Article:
Back in March, KALW reporter and producer Ninna Gaensler-Debs set out to combine three of her passions — radio, literature and the Bay Area, where she was born and raised — into a multimedia storytelling map of the local landscape. With a small team and a Kickstarter campaign, she raised $23,000 to seed the beginnings of the Litography Project, which makes its debut into literary society Thursday with a party at the Booksmith.
The scope of the project is ambitious and intentionally open-ended throughout the first big stage of development.
“We’re trying to start with a really big aperture because I want to be open to all sorts of ideas that I didn’t even have, and then if something doesn’t work we won’t do that again,” Gaensler-Debs said recently at an Inner Richmond cafe. “But I want to see what it is.”
The Litography Project is accepting pitches for writing, radio, photography and illustration — all paid. So far, some examples include a piece devoted to Adolph Sutro’s early letters about San Francisco and a walking tour of the Mission with San Francisco Poet Laureate Alejandro Murguía, who might read site-specific poetry as he discusses the changes of the neighborhood throughout the years.
“I want to use this event as a way for people to get a better idea of what it looks like, of what we’re hoping to build and why it’s important that it’s going to be this living thing, and evolving, and how all the different parts of it are going to fit together,” Gaensler-Debs said.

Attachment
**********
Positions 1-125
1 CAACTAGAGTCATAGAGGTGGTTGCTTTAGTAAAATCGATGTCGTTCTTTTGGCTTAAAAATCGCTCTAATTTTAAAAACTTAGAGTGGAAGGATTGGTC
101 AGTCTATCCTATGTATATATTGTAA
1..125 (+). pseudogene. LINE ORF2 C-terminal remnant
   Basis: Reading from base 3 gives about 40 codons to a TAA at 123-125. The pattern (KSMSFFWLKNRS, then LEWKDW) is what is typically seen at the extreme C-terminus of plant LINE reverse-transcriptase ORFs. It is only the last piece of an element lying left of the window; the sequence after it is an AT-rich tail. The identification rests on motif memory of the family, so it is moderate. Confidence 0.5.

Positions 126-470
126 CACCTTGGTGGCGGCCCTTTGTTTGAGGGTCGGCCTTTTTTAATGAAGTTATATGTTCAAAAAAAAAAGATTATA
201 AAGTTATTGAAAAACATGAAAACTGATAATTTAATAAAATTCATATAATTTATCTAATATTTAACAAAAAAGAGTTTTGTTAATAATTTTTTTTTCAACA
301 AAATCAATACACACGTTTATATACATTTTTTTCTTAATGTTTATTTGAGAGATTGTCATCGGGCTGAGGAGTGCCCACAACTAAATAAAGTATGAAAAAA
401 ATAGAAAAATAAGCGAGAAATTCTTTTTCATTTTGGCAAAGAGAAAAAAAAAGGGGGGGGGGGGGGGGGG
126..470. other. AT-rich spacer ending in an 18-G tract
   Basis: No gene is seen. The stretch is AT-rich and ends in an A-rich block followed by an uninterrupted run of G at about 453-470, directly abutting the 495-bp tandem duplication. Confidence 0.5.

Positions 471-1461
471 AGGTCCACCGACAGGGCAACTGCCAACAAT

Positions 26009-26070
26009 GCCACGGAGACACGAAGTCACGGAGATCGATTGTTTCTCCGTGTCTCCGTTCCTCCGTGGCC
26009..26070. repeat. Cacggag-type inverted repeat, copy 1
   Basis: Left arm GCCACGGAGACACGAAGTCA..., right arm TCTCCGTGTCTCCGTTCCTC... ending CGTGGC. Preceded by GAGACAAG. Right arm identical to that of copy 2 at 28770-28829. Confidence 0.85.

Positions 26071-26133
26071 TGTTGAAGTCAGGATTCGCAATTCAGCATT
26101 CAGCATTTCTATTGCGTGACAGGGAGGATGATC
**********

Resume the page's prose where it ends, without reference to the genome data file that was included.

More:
“I kind of hope that it’s a sort of ‘all roads lead to Rome,’ where everyone finds a thing that maybe they didn’t already love beforehand, because that’s what I feel is so wonderful about radio, literature and the city: They lead me to things that I feel like I didn’t know I was missing.”
As the site, www.thelitographyproject.com, is populated with stories and as connections form, people will be able to explore the area through first-person accounts, sorted by topic, location, author and media. Anything not easily mapped will go on the blog, Uncharted, which will also include (paid) regular features.
KALW, the project’s official media partner, is airing some of the stories and has started to run a short segment called “The Book Report,” which is produced by Gaensler-Debs and consists of a two-minute conversation with local authors about one of their favorite books. This is unpaid, but open to any locals who identify as a writer. In fact, the project is building a database of Bay Area authors and even illustrating every last one.
“Part of the thing that’s really important to me is that this is a space, in the stories on the map, on the blog and on the calendar — all parts of it — it’s an equalized playing field where you see the Daniel Handlers and Isabel Allendes and Dave Eggerses and the people who have self-published their first chapbook,” Gaensler-Debs said. “Being able to access everyone on kind of the same plane — I like that idea, that everything lives together in that way.”
The party will feature music by DJ Wam Bam Ashleyanne, a raffle, madlibs and beta images of the site. Tickets include drinks, with a literary cocktail punch made specifically for the event by one of Outerlands’ mixologists, and the staff will be on hand to answer any questions, discuss the pitching process and to hear any ideas regarding the project.
IF YOU GO
The Litography Project: 7-9 p.m. Thursday. $10-$25. The Booksmith, 1644 Haight St., S.F. (415) 863-8688.